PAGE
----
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Map Out a Plan to Help Families Survive and Thrive

Scott Krugman, M​​D, FAAP​
May 6, 2016


Every pediatrician has a story about a family struggling to make ends meet and whose social circumstances prevent optimal health in their child. Some are dramatic and unforgettable. Others are as basic as not being able to afford asthma medicines and, as a result, a child ending up in the emergency room. But do we really know which patients in our practices or communities are facing challenges? Do we know who struggles to put food on the table? Do we know who doesn't have money for medications? Do we know whose mother is a victim of domestic violence, which often rises with economic hardship?

​In April, the long-awaited AAP Policy Statement on Poverty was released, and came with strong recommendations for pediatricians to screen families for Social Determinants of Health (SDOH). While this may seem daunting for many of us, the release of the policy statement came with Practice Tips for pediatricians. These tips include evidence based screening tools as well as a resource referral template for pediatricians to complete for their local community. The Council on Community Pediatrics has already received positive feedback about these tools, and one State Chapter used the referral template to fill in resources for pediatricians across their state.

"But do we really know which patients in our practices or communities are facing challenges?"

 Still, it takes effort. And we are all busy. But there are ways pediatricians can simplify the process of incorporating SDOH screening into a pediatric practice:

  • Get help filling out the resource template. Empower your staff to complete the template, as they may know about a lot of resources in your community. Empower your families, because chances are they have used many resources already. Phone a friend – the United Way, local health departments and local social services offices all likely are aware of a number of resources. You do not need to re-invent the wheel. An example of a complete template from New Mexico can be found on the AAP website.

  •  Partner with other health care providers. You are not alone in your community, and your colleagues need the same information. Work as a team with other pediatricians or family physicians to pool knowledge and share the resource template. Talk to your local hospital. If it's a non-profit hospital, they are required by law to provide community benefits. Chances are they have done a local community health needs assessment and have a good idea of local issues and resources.  View my hospital's example​.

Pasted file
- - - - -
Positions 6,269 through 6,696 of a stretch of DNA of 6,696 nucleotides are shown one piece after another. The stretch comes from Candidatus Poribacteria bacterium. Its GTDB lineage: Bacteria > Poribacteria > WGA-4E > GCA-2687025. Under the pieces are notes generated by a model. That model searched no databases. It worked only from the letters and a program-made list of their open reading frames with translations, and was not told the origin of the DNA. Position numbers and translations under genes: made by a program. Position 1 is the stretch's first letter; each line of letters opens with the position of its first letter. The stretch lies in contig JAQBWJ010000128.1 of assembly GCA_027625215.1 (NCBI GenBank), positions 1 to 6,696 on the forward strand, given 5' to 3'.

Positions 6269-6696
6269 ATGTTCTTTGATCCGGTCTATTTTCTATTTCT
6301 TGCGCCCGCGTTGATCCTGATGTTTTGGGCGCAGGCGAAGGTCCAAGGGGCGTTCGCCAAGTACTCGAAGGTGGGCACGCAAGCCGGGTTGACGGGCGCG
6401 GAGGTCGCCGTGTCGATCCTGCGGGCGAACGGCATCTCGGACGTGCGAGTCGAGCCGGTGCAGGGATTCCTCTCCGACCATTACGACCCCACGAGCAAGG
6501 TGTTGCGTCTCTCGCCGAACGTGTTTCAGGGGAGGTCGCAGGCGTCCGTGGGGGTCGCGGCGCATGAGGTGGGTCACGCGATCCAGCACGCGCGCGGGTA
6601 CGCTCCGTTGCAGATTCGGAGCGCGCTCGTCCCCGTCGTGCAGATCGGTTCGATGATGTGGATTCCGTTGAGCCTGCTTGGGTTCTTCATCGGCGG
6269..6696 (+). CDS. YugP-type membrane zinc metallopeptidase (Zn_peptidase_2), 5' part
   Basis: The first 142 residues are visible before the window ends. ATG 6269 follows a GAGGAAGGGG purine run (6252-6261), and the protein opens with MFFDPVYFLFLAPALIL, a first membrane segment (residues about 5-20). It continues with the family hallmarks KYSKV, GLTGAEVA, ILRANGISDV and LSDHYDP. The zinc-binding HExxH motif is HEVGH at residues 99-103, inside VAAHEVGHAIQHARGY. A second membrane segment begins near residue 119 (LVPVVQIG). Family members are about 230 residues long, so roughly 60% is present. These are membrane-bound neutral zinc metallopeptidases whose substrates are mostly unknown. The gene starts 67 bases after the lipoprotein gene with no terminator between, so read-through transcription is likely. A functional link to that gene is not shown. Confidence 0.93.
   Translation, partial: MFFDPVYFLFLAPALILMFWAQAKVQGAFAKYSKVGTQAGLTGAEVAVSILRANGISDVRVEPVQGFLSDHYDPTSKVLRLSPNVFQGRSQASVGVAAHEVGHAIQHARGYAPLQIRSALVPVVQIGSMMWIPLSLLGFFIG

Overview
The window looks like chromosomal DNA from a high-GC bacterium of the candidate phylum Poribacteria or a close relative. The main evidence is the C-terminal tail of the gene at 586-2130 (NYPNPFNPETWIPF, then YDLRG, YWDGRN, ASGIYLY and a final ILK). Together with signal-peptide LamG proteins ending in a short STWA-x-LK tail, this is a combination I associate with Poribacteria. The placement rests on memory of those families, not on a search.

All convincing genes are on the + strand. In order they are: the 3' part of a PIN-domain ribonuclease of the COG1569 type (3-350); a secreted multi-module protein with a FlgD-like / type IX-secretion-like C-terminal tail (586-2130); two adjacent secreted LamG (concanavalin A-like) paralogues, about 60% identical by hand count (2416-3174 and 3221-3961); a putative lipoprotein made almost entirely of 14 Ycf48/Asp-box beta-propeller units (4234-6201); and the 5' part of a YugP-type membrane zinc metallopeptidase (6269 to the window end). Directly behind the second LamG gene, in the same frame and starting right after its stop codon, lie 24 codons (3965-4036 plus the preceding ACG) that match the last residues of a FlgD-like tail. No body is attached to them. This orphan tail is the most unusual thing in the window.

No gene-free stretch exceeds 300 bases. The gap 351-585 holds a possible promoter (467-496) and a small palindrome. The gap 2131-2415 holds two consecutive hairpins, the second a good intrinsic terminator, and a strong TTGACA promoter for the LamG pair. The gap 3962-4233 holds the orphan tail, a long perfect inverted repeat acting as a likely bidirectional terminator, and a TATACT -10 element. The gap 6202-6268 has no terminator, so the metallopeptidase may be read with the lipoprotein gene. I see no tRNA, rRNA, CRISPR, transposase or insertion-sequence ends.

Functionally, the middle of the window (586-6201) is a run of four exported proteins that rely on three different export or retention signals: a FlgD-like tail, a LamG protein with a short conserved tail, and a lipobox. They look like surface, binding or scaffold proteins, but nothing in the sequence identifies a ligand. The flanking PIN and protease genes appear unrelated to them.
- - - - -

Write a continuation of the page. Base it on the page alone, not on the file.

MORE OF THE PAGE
•  Don't be afraid to start screening. No, you won't necessarily know every resource in your community. And no, you won't be able to solve every social problem. That is not your job. But by getting started two things will happen: 1. Parents will know that you care about the well-being of the whole family, and 2. You will get a better idea of the needs in your community. And if there aren't resources available, you can start to advocate for what your patients need – based on data, not anecdote.

"​Pediatricians alone are not going to solve child poverty, but we play a vital role as advocates and caregivers of children."

 Taking the leap into opening Pandora's Box surrounding poverty and social determinants is one that we all should do. Poverty is not localized to inner cities. It's prevalent in rural areas, and even suburbs (over 100,000 people in "rich" Baltimore County are food insecure).  By connecting families with resources that can help them survive better, they will be more likely to follow our recommendations for optimizing the health of their children.

Pediatricians alone are not going to solve child poverty, but we play a vital role as advocates and caregivers of children. Helping society understand that reducing poverty improves child health, family health and community health is a responsibility I, for one, am willing to embrace.


​​Ab​out the ​​Author


Scott Krugman, MD, MS, FAAP is Chairman, Department of Pediatrics, and Director of Medical Education at MedStar Franklin Square Medical Center (MFSMC). He is the Associate Dean for Medical Education at MFSMC, Georgetown University School of Medicine and Professor of Pediatrics at Georgetown University Medical Center. He is a serves on the executive committee for the American Academy of Pediatrics (AAP) Council on Community Pediatrics and is the immediate past-president of the academy's Maryland chapter. He is also a member of the AAP's Section on Child Abuse and Neglect and Council on Communication and Media. He can be found on Twitter at Dr_Scottk.​